Monday, July 9, 2012
Toronto condos: Finally a buyers market
It’s the first time in six years, other than a brief few months when the condo market stalled during the Great Recession of 2008/09, that it hasn’t been a seller’s market, says la Fleur after analyzing Toronto Real Estate Board sales and listings statistics released this week.
“Buyers: Time to Smile,” la Fleur told clients in his blog Friday. “With listings growing and sales falling, the deals will be out there if you know where to find them.”
“Sellers: Time to Get Serious,” he warned. “Gone are the days where anything will sell at any price.”
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But for how long?
Housing experts are being cautious about TREB’s June numbers which show condos sales dipped 20 per cent in the 905 regions last month compared to June, 2011, and 18 per cent in the City of Toronto.
The more telling statistic, says la Fleur, is the sales to listings ratio — basically, the absorption rate — which is lower than last year and has been trending towards buyer’s territory since March.
He anticipates prices should start to decline — although not too dramatically — come the fall.
“There are still bidding wars, but there are also a lot of listings that aren’t selling,” adds realtor Brian Persaud. “But last year was a crazy year, so I think we’re just going back to a more traditional market where things slow down in summer.”
While the year started out unusually strong for new condo sales, things have fizzled considerably since March and at least three developers have put projects on hold. It’s still unclear how big a damper tighter mortgage lending rules will add, especially for first-time buyers, when they kick in July 9.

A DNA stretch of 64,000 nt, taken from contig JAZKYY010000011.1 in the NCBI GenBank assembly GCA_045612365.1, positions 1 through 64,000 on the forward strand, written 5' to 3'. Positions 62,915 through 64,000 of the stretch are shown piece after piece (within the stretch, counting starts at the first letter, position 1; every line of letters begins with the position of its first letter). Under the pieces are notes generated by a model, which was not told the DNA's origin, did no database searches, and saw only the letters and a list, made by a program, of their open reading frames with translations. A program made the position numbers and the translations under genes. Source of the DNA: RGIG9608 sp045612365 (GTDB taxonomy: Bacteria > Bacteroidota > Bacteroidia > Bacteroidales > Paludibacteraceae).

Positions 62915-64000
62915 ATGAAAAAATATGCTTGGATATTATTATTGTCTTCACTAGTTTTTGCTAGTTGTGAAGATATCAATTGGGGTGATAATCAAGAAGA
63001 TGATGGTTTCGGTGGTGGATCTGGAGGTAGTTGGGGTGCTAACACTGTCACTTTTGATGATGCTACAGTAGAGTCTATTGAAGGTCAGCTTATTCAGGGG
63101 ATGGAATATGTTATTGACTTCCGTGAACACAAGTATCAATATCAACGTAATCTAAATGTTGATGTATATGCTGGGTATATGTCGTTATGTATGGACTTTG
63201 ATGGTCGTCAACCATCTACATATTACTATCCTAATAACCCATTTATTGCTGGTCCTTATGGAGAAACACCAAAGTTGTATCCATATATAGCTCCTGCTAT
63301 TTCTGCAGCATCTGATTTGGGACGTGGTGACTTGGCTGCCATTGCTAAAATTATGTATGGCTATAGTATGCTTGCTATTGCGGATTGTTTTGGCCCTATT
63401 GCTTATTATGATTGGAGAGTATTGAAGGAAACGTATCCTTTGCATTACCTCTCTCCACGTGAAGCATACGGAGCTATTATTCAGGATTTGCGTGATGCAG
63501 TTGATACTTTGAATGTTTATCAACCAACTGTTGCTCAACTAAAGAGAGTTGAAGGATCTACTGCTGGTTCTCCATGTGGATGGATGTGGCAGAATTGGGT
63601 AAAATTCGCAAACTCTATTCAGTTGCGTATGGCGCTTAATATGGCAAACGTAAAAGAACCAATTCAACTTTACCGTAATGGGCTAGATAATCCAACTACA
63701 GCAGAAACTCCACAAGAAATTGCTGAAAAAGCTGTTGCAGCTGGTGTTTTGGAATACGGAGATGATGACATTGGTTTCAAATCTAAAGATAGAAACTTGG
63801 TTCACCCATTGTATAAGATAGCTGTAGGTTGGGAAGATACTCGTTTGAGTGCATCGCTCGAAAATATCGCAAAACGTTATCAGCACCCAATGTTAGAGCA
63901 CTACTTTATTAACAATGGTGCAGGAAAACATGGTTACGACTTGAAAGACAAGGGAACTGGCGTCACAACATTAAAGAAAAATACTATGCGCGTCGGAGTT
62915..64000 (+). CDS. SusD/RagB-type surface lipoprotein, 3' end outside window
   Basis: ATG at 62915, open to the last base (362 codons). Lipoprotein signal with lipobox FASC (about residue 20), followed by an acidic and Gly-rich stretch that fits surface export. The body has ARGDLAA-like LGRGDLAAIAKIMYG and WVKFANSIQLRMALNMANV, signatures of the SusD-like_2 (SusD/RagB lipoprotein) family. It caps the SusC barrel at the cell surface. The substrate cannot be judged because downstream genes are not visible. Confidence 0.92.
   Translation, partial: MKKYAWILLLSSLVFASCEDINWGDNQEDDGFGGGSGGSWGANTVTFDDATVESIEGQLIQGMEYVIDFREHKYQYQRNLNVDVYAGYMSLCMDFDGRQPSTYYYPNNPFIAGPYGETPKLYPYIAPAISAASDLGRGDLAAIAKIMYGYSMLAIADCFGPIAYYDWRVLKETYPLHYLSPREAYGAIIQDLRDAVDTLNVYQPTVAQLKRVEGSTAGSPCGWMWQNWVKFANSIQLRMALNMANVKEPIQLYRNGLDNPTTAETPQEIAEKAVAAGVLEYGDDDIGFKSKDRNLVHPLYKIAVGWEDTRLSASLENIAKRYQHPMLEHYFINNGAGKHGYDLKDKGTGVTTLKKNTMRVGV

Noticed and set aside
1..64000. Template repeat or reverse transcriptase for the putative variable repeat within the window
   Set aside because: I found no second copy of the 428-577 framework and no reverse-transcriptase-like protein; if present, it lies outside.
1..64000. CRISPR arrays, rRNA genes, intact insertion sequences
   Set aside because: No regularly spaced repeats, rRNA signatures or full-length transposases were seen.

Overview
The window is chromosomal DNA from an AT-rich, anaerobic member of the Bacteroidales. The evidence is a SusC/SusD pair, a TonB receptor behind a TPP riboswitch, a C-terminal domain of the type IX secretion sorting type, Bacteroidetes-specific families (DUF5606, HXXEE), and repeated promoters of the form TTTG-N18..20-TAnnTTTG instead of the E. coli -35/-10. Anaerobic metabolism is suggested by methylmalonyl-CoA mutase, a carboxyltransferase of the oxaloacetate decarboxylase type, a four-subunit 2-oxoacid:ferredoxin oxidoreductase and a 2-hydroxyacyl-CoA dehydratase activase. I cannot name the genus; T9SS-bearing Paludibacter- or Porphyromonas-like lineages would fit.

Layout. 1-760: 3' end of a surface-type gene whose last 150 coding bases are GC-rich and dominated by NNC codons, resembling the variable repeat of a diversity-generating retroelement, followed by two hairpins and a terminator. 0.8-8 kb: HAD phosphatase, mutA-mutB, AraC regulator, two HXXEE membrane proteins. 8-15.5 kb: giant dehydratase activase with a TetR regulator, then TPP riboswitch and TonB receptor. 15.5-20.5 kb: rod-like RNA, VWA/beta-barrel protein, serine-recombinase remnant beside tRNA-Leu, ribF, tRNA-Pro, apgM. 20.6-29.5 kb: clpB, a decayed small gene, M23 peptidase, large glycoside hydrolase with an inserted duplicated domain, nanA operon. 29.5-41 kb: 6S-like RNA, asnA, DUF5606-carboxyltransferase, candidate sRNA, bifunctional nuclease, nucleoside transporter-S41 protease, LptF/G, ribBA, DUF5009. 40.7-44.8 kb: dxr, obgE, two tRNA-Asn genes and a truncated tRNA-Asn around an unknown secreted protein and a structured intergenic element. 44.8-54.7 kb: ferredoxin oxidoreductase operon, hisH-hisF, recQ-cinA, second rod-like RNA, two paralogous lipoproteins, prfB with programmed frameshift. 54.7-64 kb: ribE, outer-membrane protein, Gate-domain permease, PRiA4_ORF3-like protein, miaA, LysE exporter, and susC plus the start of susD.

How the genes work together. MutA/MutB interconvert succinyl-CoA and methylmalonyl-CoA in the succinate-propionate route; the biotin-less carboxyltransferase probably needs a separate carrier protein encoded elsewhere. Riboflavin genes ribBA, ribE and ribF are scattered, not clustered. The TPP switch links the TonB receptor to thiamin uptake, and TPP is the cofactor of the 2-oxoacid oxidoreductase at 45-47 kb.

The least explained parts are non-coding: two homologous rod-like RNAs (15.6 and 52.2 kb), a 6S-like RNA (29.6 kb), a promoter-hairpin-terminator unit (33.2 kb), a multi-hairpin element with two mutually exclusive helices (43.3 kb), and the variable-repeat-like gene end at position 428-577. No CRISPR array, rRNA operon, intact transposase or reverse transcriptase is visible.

The biggest barometer of the market could turn out to be Tridel’s 75-storey Ten York project, slated for Toronto’s waterfront area. The launch of the tower, which could house up to 795 units, has been delayed until late September, but only because of design and approval issues, says Tridel vice president Jim Ritchie.
“We’re still on,” says Ritchie, who stresses he’s not seeing a softening of prices, just what may be a return to a more normal levels of new condo sales — some 15,000 to 17,000 units per year, rather than last year’s stratospheric 28,000 new condo sales.
“There’s unbelievable speculation going on. Everyone’s looking under a microscope like they’ve never really done before. But of course everything is going to pale in comparison to last year.”